A lot of military museums are pretty low budget affairs, with disappointing exhibits and run down facilities. Not so the USS Midway. I was absolutely amazed by how well done it is. To begin with, visitors have access to a lot of the ship, and each visitor is given a hand-held Walkman-like device with earphones that has in-depth recorded information about practically everything you can think of. You can basically give yourself a guided tour of the ship with it. Up on the flight deck, there is an impressive array of aircraft spanning decades of service. There are volunteers all over the place to answer questions, share personal stories, and tell you where to find things. You can even visit the island on a guided tour to learn even more about the operation of the ship. It's an all-around fantastic museum. If you have any interest at all in this sort of thing, definitely do not miss it.
Decommissioned aricraft carrier. This is a must see for everyone. The entire tour will take about 3-4 hours, so plan ahead. There are aircraft simulators; as well as historical artifacts on board. Audio tours are available, which I highly recommend.
On the flight deck, there is a T2 with an open cockpit that both adults and children can sit in. In addition, you can tour the bridge as well as the air operations area.
*Free to all active duty military (present military ID at the booth)*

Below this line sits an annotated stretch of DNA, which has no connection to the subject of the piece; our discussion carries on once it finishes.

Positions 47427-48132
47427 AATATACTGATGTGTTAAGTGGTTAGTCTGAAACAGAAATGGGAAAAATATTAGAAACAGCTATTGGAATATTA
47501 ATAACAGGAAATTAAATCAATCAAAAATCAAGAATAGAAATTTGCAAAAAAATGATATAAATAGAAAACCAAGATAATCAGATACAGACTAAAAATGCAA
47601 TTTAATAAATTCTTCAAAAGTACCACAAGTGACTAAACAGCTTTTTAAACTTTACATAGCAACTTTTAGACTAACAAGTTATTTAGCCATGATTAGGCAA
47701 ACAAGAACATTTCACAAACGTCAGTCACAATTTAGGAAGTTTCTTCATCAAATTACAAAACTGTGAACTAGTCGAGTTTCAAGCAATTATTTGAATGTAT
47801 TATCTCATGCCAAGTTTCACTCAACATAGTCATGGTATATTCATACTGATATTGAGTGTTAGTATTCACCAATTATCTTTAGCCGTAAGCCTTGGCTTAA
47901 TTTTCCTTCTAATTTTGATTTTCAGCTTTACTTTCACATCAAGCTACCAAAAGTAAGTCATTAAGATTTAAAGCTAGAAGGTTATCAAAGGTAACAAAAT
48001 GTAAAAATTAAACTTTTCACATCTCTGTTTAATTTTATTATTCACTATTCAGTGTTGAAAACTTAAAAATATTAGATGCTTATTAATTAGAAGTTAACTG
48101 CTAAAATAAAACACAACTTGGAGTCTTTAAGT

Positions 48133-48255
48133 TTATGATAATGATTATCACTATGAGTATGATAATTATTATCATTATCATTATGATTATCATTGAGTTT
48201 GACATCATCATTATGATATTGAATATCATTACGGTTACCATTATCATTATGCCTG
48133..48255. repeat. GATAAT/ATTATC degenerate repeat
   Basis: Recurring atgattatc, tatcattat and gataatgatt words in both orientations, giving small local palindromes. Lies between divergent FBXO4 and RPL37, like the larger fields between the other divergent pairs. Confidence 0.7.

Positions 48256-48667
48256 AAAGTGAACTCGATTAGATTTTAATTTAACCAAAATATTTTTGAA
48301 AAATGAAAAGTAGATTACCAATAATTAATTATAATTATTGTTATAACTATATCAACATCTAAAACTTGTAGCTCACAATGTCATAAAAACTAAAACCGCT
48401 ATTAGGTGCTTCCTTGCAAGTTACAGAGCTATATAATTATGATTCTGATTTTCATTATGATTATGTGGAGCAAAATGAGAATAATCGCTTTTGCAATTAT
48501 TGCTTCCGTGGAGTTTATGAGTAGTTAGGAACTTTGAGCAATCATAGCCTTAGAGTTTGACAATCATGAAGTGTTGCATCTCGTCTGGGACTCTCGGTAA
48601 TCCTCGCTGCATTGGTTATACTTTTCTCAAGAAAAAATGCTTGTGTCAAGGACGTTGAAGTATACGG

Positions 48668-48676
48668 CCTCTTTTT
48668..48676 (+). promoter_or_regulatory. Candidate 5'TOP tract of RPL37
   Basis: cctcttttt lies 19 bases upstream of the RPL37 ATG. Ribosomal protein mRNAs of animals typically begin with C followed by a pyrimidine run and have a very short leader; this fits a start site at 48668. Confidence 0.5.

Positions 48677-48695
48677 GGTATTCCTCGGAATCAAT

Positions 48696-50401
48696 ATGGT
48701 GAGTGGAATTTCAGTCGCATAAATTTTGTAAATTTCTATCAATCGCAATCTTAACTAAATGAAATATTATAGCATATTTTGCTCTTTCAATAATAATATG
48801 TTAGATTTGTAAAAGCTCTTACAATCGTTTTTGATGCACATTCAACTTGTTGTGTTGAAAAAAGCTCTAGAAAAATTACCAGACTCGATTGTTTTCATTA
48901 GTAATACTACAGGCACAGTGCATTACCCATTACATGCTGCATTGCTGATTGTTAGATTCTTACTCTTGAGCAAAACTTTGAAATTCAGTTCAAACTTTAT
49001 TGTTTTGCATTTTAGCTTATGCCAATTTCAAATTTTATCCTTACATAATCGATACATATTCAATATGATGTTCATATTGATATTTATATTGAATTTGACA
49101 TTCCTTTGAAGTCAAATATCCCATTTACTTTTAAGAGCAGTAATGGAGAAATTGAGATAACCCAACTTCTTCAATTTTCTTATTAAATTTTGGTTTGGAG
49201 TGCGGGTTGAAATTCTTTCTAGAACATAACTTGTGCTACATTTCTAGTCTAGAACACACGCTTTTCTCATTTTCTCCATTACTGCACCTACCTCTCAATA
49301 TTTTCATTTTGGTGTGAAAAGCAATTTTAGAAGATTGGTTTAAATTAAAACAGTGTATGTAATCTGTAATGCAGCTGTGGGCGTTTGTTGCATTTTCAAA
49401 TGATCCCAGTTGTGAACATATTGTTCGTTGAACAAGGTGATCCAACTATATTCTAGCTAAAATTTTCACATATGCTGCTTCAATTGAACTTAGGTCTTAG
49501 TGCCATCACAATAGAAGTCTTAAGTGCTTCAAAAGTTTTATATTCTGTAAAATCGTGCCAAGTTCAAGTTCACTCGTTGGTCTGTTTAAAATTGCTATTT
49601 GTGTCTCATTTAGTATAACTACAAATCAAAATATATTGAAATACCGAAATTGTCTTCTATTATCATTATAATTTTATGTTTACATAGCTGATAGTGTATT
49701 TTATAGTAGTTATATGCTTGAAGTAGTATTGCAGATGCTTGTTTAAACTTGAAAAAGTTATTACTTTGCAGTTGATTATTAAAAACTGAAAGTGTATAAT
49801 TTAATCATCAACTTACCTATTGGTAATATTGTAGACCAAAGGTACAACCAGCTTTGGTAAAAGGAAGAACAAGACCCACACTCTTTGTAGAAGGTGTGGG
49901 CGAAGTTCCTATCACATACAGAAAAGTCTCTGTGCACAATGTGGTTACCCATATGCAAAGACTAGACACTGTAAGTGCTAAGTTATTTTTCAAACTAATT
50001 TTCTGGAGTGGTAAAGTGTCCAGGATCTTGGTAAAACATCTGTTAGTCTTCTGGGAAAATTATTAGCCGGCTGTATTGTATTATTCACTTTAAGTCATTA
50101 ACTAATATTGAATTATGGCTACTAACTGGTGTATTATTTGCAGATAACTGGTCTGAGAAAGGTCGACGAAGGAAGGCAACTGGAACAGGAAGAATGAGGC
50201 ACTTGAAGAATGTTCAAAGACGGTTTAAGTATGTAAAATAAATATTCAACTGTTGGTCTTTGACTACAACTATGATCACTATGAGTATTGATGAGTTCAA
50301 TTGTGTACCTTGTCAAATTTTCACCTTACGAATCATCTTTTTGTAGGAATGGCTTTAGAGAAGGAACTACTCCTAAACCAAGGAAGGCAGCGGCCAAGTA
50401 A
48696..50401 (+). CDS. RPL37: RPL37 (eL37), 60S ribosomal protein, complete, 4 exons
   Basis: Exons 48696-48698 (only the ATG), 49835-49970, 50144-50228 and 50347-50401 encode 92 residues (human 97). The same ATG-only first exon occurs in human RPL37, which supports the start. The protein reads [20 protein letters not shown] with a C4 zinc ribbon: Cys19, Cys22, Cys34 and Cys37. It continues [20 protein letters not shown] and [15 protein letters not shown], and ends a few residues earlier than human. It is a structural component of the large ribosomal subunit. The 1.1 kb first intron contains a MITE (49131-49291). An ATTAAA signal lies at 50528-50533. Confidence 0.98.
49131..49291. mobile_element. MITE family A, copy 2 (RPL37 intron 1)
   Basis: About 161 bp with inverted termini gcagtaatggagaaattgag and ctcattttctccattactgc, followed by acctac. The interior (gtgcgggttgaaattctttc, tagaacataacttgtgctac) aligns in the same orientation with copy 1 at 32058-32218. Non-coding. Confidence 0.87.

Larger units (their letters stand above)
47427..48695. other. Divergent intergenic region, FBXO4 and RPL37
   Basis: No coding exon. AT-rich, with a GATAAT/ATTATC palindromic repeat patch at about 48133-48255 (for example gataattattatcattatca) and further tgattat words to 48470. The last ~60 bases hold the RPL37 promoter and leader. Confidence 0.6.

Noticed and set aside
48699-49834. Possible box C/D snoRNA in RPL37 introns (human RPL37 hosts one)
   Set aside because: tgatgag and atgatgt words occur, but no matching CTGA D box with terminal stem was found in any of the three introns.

The USS Midway is an amazing place to visit. The ship offers a great way to discover how our military men lived and worked on this floating city and how they protected our freedoms and ensured our way of life. You are given an mp3 player and you can follow a set path throughout the ship so that you get a comprehensive knowledge of the ship. Of course it's all voluntary and whether you choose to follow the recommended pathway or listen to the audio guide is up to you. I found that as someone who really loves photography and exploring through every single room available and seeing all the exhibits it took me about four hours... of course I take a lot of photographs!
There are some parts of the ship that can be cramped and there are a lot of really steep and tight stairs to navigate. There are also a some parts of the ship that aren't wheelchair accessible.
There's a cafe and lots of seating with great views if you want to take a break... and trust me, you'll definitely want to take a break. It's a big ship!
For 15$ you can see the secrets of the USS Midway, Midway class (968 feet long, draft 35 feet, crew: 4500, displacement 45 000 tons, decommissioned in 1992, opens as the USS Midway Museum in 2004) . Veterans having served on this aircraft carrier volontarily tell you their stories and adventures and you can see the sparkles in their eyes when these old heroes talk about their duty.
Lots of planes on the flight , magnificent view on downtown San Diego and the harbour. The best place I've visited in San Diego!